I pop on the occasional track just because it’s on an old
playlist or I feel bad, but I haven’t gone back to listen to Blonde, track for
track, in over a year. I just decided that hey, it might be something fun to
do, so a couple of nights ago I hung out, hit play and kinda just lay there. It
struck me about half way through the opener, ‘Nikes’, that the last time I
listened to it was in a phase of peak depression.
Looking back, of course, my problems were banal – high
school, prepping to go to university in the United states, girl problems – all
bullshit. They weren’t, though. It felt like my world was collapsing and that
there was nothing I could do. ‘Ivy’ comes on, and I’m reminded of where I AM as
compared to where I WAS. ‘Pink + White’ comes on and I’m reminded of my friend
who killed himself. It seems to go on like this – every track a tangible moment
I can mentally assign.
It’s something I can almost reach out and grasp.
I remember not liking it the first time I heard it, pirated
off of Facebook zipped in a folder called ‘FUCK TIM COOK’ on account of the
apple music exclusivity it had for 10 hours. I told my friends I didn’t like
it, told myself I didn’t like it. I don’t know why, but I found myself going
back over and over because it made me FEEL something. Not the general
‘sad/happy/sleepy’ you get with other albums, but something that made me feel
small and insignificant while all part of a grander story.
‘Skyline To’ comes on and reminds me of that. Synths fly in
the background as birds chirp and Frank sings about growth. I find myself standing in that spot in New Zealand where I had my ‘Come to Jesus’ moment, so overtaken by nature that I broke down and cried. I begin to cry. Random thoughts are
expelled into the ether as ‘Self Control’ takes over and forces me to think
about my first ever kind of encounter with a girl I used to know. Horrible
things said and done, ending in a painful way that I never really knew how to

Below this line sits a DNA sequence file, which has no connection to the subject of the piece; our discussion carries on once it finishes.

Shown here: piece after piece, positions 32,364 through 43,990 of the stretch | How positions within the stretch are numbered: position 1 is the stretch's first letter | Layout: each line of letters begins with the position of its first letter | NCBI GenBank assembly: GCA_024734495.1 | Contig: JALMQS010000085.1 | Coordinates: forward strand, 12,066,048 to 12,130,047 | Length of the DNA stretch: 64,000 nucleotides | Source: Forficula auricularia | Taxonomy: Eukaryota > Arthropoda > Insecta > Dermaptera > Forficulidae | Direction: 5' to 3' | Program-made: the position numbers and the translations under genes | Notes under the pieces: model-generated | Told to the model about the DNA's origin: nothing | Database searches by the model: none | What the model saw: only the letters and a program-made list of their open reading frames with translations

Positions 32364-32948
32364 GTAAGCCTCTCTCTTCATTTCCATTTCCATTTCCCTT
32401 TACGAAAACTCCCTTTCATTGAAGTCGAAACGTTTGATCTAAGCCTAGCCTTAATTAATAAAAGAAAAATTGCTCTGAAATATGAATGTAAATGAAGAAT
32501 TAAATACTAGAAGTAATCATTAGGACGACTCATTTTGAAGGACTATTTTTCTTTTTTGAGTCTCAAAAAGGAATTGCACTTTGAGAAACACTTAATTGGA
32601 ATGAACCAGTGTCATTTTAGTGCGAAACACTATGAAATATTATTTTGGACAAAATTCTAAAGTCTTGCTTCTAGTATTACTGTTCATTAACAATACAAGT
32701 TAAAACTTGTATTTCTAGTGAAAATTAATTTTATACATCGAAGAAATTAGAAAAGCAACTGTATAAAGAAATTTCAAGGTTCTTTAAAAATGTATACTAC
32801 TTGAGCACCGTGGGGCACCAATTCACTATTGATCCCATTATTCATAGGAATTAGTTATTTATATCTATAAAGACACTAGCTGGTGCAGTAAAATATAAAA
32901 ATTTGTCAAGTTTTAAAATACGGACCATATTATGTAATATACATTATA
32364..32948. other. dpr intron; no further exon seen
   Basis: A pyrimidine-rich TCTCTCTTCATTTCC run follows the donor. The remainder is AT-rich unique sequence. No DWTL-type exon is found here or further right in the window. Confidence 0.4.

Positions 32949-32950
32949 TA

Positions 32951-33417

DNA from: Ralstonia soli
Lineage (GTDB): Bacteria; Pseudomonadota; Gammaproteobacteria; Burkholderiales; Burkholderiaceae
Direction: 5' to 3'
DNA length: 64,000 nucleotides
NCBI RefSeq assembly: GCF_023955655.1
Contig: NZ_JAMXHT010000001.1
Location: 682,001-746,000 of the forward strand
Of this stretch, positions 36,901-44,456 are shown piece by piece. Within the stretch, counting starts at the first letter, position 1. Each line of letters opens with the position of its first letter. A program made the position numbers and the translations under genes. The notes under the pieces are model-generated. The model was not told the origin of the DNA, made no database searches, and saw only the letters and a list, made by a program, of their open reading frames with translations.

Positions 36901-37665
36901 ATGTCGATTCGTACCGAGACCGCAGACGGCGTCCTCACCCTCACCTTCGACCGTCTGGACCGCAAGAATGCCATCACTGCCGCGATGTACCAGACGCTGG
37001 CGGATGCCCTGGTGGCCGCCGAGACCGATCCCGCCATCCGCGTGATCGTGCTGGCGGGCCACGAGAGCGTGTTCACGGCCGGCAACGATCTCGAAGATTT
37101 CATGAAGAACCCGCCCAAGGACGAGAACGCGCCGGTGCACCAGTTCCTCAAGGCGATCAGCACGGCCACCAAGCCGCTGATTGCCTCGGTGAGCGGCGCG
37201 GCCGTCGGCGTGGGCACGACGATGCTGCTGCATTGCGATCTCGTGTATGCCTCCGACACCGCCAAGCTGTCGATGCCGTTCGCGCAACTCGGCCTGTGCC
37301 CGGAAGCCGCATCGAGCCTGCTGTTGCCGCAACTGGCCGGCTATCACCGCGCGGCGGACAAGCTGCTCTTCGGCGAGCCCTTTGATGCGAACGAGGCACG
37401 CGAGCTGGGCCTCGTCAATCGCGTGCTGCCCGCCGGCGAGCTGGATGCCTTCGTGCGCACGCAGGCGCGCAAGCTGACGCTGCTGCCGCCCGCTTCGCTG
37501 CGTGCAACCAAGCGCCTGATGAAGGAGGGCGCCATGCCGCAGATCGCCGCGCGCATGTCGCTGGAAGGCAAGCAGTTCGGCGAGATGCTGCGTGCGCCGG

process. I don’t think she did either. We never talked about it, shunted it to
the side and refused to deal with it, and it tore us apart.
‘Good Guy’ comes on and I’m forced to tussle with my own bisexuality.
Endless encounters that went nowhere, feeling and then having that feeling
ripped away because I’m scared of being open about it. Still am. Cutting that
‘Nights’ was always everyone’s favourites on the album, but
not mine. It goes into Franks cocaine abuse and difficult life after Katrina,
but for me it never really resonated. Sonically, it’s a masterpiece.
You know, sometimes
I think about how different life could be if I stopped caring about all the
shit I wrap myself in. Do I care what she thinks? Do I care what they think? Why
the fuck are people so cruel? Why am I so cruel? What the fuck am I doing? Is
this right, is this wrong, is this the middle or the end? What is the reason?
Is there a reason?
What’s the point of asking?
‘Close to You’ reminds me of the small moments, the quiet
moments. Moments where I’ve felt safe and cared for. There aren’t many, but I
hold those dear to me. I want to be quiet more, or more realistically, I want
someone to be quiet with. I know who she is, and I hope that she will wait for
me. I don’t expect she will. ‘White Ferrari’ drills this home, throwing me
right back to that hillside. I know this is a stupid thought, but it runs
through my head when I listen – am I loved? I know I am, but it’s hard to find
sometime. That’s okay, because I know that all feelings, no matter how
grandiose or deeply depressing, are fleeting. I am a boat in the middle of the
ocean (ha) alone and drifting, and the tidal waves may hit the boat, but they
will never sink it. Light shines down, dries me off, and I am there to dance in
it. I know that the tidal waves will come again, but so will the sun.
‘Siegfried’ was always my favourite song on the album. The
muted guitar and bass, echoing vocals and the desperate search for stability
resonate with me on some plane that I am still not able to fully comprehend. It
echoes in my heart, my soul, my body, and my eyes well up and I begin to cry.
The thought that a solar flare could destroy everything forces me to question
why I am here, why anything is. Am I here to serve a purpose? Am I here to
love, or to destroy? What is the problem? Is there a solution?
Just like that, ‘Godspeed’ rips me from these thoughts. The
opening line reminds me that I am here to serve a purpose, and that purpose is